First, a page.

04 May

How to setup VPN between Juniper SRX and AWS Cloud

I’ve said during several conferences where I had a privilege to be a speaker that clouds are one of the futures of computing along with DevOps/SysOps and Machine Learning. But there is no computing if you don’t have the data to compute or you have no way to send it to the cloud in reliable and secure way or you don’t have cloud infrastructure to perform computation. That’s why we need to take a look how to setup VPN between Juniper SRX and AWS Cloud.

I think that hybrid cloud will be the model how many of computer system will work in net few years. Private clouds are not scalable and public clouds cannot address all needs of current systems. So hybrid mode is a solution. But it requires reliable and easy to setup and maintain ways to connect on-premise resourced to public cloud. The technology is here and it’s called VPN.

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21 Oct

Juniper error messages that says nothing

I wrote in the past that sometimes error messages are completely misleading and not connected to the problem that is blocking changes commit. Here is another example, I’m leaving it here because Google was not helpful on this 😉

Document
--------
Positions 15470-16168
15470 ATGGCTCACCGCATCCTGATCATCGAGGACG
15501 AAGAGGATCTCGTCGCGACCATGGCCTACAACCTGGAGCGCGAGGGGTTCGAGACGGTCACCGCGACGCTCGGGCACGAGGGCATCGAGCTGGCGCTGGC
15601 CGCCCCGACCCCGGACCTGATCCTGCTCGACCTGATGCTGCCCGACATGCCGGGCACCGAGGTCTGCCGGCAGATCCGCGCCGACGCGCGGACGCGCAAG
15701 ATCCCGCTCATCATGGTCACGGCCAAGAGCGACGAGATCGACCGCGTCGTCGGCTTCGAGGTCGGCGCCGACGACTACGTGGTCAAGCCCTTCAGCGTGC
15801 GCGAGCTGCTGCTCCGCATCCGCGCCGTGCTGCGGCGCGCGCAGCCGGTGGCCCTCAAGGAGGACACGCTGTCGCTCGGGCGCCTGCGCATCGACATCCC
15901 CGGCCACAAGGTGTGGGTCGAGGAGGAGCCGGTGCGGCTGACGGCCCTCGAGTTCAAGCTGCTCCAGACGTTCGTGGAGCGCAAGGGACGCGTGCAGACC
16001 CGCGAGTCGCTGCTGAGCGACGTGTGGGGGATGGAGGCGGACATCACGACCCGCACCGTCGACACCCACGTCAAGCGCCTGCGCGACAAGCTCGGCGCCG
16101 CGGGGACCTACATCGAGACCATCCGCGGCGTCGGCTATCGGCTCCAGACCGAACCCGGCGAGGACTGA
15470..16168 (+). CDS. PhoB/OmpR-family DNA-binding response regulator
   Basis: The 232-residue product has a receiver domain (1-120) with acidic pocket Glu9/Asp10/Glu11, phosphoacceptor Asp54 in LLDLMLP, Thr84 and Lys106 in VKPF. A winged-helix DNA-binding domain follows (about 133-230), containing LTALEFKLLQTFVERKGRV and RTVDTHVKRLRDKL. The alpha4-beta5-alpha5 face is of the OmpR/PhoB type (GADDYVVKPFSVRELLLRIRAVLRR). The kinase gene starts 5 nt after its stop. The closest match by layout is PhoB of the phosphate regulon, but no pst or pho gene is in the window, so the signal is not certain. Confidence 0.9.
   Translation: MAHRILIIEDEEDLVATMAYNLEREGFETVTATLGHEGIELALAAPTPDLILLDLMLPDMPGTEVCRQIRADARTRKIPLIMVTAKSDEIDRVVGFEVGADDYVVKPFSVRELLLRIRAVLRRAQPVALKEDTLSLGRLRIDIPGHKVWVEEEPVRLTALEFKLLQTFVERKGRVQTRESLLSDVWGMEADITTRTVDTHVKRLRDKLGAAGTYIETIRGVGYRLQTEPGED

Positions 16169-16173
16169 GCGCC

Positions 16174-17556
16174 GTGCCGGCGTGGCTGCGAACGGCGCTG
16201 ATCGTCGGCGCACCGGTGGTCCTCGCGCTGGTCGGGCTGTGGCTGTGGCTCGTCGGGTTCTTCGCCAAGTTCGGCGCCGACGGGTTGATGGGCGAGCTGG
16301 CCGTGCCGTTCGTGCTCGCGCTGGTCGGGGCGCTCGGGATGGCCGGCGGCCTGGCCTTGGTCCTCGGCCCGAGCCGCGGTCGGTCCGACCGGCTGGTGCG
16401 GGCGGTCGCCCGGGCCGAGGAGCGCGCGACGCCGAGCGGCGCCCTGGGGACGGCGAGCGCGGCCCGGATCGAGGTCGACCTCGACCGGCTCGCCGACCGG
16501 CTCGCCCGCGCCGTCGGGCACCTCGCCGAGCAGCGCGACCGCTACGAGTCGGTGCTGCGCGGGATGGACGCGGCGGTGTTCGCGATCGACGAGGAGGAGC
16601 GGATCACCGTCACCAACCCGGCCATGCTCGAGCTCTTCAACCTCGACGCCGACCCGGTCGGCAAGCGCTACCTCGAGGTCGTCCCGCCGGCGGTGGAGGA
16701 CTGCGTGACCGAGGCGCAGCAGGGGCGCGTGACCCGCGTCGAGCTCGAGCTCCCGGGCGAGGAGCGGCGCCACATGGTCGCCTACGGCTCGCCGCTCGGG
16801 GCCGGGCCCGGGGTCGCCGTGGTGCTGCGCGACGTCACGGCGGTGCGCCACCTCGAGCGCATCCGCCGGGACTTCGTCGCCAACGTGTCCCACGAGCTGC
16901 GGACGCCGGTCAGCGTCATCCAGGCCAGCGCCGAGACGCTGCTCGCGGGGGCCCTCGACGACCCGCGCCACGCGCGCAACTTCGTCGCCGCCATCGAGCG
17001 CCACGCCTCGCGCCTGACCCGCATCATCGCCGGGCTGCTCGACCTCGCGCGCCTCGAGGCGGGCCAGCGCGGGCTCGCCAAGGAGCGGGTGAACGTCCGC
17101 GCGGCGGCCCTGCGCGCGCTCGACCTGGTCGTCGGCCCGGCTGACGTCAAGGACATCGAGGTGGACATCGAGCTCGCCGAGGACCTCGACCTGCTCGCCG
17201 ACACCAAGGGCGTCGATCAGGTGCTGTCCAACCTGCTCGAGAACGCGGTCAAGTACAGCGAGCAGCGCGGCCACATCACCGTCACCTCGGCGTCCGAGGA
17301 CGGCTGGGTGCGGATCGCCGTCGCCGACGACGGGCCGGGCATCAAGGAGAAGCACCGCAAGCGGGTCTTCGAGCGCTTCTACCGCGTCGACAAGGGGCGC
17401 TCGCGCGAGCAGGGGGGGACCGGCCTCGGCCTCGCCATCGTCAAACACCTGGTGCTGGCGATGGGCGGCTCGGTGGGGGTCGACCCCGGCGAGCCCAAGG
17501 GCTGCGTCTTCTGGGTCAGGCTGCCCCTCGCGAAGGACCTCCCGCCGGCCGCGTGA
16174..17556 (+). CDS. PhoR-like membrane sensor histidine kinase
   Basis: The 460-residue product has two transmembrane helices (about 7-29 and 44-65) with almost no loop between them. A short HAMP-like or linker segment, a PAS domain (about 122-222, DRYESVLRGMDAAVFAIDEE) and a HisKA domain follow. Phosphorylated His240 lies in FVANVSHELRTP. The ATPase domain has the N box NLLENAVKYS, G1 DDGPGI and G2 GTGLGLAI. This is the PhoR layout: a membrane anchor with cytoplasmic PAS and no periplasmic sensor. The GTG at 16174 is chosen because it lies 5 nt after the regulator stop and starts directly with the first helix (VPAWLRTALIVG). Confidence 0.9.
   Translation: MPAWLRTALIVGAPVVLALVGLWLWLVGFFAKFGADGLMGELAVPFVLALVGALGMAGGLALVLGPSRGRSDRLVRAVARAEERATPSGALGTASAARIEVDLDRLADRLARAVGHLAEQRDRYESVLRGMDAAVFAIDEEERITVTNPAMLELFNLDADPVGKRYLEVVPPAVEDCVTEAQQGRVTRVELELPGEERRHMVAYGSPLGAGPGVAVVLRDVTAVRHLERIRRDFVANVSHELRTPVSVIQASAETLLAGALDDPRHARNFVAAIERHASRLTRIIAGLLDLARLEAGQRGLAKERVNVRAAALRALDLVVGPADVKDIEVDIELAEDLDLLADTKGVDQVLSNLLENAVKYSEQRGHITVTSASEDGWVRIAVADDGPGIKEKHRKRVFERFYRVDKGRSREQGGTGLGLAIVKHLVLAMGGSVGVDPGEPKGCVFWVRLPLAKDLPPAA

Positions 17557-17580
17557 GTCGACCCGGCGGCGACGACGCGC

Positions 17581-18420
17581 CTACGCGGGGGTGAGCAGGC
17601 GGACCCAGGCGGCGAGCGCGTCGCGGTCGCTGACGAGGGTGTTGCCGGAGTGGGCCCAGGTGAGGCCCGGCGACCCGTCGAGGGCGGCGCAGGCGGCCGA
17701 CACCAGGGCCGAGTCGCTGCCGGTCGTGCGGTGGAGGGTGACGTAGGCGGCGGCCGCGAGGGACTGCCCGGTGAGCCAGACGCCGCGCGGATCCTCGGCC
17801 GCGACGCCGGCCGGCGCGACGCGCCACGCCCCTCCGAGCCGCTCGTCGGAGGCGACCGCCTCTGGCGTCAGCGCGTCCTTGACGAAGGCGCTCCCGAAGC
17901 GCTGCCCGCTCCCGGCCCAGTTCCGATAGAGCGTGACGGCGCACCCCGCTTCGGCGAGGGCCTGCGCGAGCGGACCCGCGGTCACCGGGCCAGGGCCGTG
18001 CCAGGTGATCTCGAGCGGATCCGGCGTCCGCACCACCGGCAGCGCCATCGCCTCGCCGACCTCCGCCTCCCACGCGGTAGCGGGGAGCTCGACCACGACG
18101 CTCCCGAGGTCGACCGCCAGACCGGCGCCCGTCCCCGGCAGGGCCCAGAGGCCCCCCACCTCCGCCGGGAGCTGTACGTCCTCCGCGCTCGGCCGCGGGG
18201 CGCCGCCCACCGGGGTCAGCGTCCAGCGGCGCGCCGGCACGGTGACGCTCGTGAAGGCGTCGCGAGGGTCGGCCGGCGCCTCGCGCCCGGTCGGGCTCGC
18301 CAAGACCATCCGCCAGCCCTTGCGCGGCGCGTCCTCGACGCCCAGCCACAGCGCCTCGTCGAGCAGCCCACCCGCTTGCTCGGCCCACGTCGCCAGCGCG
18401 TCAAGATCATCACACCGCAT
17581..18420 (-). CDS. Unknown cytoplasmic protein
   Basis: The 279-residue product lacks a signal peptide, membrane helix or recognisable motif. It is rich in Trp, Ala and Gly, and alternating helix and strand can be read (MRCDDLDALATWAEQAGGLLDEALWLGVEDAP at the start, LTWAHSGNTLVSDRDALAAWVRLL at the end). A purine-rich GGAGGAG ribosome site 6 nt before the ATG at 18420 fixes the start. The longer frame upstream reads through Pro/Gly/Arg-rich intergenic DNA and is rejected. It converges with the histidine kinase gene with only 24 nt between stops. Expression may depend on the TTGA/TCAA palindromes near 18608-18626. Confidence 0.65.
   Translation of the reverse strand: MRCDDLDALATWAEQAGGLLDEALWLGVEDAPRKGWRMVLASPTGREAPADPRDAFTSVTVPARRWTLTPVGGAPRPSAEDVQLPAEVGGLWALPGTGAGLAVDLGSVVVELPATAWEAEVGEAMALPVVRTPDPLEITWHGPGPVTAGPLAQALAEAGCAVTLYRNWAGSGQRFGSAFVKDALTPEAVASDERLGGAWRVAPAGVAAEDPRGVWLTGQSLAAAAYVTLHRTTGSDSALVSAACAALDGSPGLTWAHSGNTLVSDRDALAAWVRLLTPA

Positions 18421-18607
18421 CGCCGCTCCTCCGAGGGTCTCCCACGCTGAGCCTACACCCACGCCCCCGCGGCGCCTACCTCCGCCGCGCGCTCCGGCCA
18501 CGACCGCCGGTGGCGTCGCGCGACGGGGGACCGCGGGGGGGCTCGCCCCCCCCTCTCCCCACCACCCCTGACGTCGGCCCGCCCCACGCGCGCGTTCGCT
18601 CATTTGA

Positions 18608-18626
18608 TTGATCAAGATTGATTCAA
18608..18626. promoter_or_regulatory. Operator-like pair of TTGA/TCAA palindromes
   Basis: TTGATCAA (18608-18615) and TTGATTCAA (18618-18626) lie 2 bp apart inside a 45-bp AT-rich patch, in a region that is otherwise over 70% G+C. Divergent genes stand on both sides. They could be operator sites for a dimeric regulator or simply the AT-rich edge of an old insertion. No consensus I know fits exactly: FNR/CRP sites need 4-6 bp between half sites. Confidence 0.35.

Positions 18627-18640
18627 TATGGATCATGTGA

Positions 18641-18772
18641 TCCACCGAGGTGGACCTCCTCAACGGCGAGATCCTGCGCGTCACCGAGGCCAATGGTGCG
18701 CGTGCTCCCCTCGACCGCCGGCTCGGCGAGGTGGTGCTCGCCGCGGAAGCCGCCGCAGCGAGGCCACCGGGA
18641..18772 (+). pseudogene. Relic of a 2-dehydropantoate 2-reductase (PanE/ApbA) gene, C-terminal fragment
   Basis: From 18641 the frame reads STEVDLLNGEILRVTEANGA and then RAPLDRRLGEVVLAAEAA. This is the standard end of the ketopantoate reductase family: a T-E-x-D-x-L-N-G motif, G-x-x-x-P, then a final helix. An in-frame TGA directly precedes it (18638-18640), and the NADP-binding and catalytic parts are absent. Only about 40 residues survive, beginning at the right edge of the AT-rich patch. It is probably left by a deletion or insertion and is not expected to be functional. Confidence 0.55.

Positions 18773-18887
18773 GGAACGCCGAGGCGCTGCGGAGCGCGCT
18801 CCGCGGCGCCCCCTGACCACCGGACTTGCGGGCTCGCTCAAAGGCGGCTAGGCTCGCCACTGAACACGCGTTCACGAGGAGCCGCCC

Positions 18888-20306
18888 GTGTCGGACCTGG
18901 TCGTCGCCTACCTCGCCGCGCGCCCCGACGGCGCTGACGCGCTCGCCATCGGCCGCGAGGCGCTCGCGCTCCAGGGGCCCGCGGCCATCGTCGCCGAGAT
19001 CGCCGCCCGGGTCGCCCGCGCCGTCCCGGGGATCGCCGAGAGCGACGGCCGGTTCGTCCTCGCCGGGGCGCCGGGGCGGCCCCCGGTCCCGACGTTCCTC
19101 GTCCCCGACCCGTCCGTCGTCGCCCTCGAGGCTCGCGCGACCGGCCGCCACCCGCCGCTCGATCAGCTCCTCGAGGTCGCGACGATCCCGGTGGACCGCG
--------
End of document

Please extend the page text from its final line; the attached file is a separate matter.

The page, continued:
I’ve been trying to configure DHCP server on SRX, firmware 12.1X46-D60.4, using the new approach that support both IPv4 and IPv6. DHCP parameters are now defined under access section

[email protected]# show access address-assignment pool LAN 
family inet {
    network 192.168.100.0/24;
    range Dynamic {
        low 192.168.100.101;
        high 192.168.100.140;
    }
    dhcp-attributes {
        maximum-lease-time 86400;
        domain-name lan;
        name-server {
            192.168.100.1;
        }
        router {
            192.168.100.1;
        }
    }
    host HOST1 {
        hardware-address d1:51:99:37:4d:79;
        ip-address 192.168.1.2;
    }
    host HOST2 {
        hardware-address 2d:f0:e2:51:74:55;
        ip-address 192.168.1.10;
    }
    host HOST3 {